When it comes to mental-health challenges in the workplace, the focus is shifting to prevention and early intervention rather than diagnosis and treatment, according to the head of Ontario’s Workplace Safety and Insurance Board.
Employers and benefits providers will have to start to “rethink their model of dealing with claims,” Thomas Teahen, president and chief executive officer at the WSIB, told delegates at the 2017 Benefits and Pension Summit in Toronto on Tuesday. Instead of waiting for a diagnosis, Teahen suggested they should consider identifying vulnerable populations that may benefit from early intervention. Not only is it the “right thing to do, but it’s also a business imperative,” said Teahen.
His comments followed a panel discussion that delved into the organization’s experience implementing Ontario’s new legislation to support first responders with post-traumatic stress disorder. The legislation allows first responders faster access to WSIB benefits and treatment.
While the WSIB has been managing post-traumatic stress disorder claims for a long time, Teahan said the legislation challenged it to review its system and allocate more resources in responding to the influx of claims from first responders.
On top of providing more adjudicators, the organization set up an internal network of doctors, nurses and psychologists who helped claimants get a diagnosis and find treatment, said Scott Bujeya, vice-president of the WSIB’s health services division. The organization also provided a hotline for employees and employers to learn more about post-traumatic stress disorder, he said. “It’s well utilized even today and manned by subject matter experts.”
To meet the timing condition set out by the legislation, the WSIB ensured nurses reached out to claimants within two days to see if they received a psychiatric diagnosis. If the claimant doesn’t have access to a psychiatrist, the nurse would reach out to the person’s primary health-care provider or use the WSIB’s network of psychiatrists to help the person receive a diagnosis, said Bujeya.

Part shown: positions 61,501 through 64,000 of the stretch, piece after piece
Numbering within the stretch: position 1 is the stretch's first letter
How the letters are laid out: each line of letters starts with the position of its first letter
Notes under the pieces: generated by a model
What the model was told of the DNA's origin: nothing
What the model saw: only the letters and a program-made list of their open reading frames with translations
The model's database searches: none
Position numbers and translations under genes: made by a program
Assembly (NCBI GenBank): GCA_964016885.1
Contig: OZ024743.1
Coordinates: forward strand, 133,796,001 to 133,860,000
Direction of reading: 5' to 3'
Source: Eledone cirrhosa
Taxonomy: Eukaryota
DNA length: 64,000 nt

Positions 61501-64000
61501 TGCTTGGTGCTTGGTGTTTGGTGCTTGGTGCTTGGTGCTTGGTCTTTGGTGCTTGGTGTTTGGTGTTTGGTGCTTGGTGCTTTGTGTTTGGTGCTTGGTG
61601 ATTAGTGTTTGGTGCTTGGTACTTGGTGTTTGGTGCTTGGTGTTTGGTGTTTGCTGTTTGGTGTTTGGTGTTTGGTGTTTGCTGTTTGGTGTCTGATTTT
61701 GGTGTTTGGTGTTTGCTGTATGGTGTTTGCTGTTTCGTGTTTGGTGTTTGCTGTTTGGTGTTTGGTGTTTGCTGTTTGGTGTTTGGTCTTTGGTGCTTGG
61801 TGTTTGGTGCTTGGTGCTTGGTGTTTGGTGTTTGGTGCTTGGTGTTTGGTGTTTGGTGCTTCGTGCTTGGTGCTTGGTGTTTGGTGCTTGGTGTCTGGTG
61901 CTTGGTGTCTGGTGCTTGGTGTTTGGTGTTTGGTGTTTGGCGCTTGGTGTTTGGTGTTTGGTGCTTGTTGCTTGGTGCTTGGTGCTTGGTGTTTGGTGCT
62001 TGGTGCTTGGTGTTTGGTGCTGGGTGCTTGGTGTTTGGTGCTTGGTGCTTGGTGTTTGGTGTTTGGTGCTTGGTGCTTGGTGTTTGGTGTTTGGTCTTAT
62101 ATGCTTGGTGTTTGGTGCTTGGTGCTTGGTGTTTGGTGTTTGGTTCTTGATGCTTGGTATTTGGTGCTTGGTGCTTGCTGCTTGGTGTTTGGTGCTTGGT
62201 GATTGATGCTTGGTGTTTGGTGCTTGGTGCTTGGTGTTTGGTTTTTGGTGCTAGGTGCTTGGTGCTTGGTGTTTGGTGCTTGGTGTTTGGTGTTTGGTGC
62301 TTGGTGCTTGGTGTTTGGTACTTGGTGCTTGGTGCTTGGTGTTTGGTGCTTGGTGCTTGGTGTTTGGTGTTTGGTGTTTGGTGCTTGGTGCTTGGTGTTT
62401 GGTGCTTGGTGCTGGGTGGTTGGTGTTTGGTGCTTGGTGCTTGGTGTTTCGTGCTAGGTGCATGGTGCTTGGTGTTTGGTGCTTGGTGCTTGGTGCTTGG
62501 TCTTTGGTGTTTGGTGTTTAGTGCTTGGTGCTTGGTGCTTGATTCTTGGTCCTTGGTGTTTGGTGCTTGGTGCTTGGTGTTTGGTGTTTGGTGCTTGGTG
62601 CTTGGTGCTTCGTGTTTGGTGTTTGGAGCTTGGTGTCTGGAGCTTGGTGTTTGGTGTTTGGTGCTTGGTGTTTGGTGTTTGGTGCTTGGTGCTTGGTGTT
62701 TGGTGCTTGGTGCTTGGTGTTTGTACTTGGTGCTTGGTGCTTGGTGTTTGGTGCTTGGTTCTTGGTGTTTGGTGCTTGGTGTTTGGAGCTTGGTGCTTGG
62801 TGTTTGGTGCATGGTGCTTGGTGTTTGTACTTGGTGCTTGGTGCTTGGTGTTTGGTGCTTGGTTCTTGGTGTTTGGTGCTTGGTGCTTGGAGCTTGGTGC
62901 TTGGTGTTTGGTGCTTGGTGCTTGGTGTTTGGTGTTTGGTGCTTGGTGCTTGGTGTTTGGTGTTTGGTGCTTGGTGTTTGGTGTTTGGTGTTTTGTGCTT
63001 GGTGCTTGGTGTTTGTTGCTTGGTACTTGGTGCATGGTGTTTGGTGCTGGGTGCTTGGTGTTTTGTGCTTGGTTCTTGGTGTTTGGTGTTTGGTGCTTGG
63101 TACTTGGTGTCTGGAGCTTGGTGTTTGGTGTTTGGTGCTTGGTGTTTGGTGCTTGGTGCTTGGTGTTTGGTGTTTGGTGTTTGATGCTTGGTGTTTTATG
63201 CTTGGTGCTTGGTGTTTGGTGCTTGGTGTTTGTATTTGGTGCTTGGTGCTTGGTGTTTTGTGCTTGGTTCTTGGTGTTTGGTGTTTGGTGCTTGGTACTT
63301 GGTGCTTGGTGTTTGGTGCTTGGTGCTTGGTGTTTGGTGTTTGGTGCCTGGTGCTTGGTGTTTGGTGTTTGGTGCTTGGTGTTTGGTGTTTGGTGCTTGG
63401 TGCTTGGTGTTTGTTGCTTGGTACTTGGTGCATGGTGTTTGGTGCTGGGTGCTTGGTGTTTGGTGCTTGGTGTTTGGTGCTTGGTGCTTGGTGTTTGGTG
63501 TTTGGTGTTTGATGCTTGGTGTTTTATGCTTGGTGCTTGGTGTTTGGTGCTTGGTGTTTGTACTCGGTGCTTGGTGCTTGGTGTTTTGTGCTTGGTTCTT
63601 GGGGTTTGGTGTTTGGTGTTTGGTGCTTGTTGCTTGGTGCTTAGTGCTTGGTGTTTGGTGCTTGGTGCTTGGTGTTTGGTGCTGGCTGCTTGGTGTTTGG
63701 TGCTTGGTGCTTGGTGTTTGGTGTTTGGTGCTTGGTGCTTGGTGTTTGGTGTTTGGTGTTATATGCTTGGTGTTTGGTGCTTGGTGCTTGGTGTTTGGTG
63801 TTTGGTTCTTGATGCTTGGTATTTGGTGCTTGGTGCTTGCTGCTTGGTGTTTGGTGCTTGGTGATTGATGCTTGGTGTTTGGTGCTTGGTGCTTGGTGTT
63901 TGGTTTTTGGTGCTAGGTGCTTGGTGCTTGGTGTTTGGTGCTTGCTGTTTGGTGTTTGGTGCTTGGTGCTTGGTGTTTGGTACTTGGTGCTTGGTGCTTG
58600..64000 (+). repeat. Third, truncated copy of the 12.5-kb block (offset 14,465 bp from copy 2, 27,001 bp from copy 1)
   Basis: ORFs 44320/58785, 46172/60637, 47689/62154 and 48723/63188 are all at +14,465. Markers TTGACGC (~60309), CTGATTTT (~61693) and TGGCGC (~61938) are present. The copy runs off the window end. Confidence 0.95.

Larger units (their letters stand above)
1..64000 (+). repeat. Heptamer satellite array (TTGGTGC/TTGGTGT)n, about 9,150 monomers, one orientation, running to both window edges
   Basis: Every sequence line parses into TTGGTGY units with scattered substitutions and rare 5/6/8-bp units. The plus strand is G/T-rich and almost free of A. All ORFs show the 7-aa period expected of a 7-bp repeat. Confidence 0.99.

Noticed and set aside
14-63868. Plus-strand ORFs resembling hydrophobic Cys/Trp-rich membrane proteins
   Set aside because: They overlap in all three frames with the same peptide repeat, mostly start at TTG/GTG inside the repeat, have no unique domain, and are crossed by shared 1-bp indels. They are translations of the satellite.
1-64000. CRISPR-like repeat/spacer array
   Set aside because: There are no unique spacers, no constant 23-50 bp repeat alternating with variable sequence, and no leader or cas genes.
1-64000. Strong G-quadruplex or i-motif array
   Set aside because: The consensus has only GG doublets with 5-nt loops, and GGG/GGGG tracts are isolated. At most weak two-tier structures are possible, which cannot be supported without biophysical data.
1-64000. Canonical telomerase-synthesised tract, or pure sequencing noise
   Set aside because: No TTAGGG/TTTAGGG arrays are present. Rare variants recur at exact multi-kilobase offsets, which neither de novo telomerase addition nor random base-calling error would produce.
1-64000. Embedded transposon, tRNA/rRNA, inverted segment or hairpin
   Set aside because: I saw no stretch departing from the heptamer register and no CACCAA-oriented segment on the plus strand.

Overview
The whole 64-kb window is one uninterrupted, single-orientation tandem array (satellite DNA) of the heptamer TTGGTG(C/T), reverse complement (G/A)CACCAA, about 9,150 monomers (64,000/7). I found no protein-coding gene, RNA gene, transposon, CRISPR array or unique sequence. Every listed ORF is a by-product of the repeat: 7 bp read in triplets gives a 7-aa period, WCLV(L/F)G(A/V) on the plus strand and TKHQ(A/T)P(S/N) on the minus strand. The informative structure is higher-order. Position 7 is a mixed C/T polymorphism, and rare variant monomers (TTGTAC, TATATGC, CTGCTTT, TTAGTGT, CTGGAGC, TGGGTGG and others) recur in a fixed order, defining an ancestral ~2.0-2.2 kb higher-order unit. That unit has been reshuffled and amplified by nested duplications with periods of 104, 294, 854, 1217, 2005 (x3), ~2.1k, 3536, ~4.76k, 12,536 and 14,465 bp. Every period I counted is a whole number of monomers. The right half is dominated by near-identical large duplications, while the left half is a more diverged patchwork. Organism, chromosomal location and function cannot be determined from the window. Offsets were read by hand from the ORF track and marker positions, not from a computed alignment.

He noted the entire process is completed in about 10 days and all of the health providers work closely together. Primary health-care providers are kept in the loop by receiving insight into their patients’ diagnosis and psychiatrists work with transition specialists to help people return to work.
The WSIB recognizes the transition to work can be difficult and sometimes recommend workers make a gradual transition, said Althea Monteiro, who leads the board’s psychology professional practice.
Employers shouldn’t assume that workers can’t overcome trauma because many of them are resilient, added Monteiro, noting employers can provide many resources and programs that can create a mentally-healthy workplace.
Organizations can provide strong peer and manager support networks and ensure leaders take part in these groups, said Monteiro. They can also hold peer-led workshops that teach employees how to cope with trauma or facilitate discussion groups in which employees can discuss mental health without fear of judgment.
Some organizations are even hiring in-house psychologists to help employees manage their mental-health symptoms before they become full-blown disorders, added Monteiro.
Organizations that are looking to improve mental health in the workplace can start small, said Pamela Steer, chief financial officer at the WSIB. But they should ensure they turn to metrics on the outset, she said. Numbers are important and employers can start by measuring their long- and short-term disability claims along with employee assistance program usage and absenteeism rates, said Steer. They can then use those metrics as a baseline and compare them with results after implementing a program.
Employers can also test programs for specific departments first and see how effective they are, added Steer. Once they see the outcomes, they can then learn and expand the program, she said.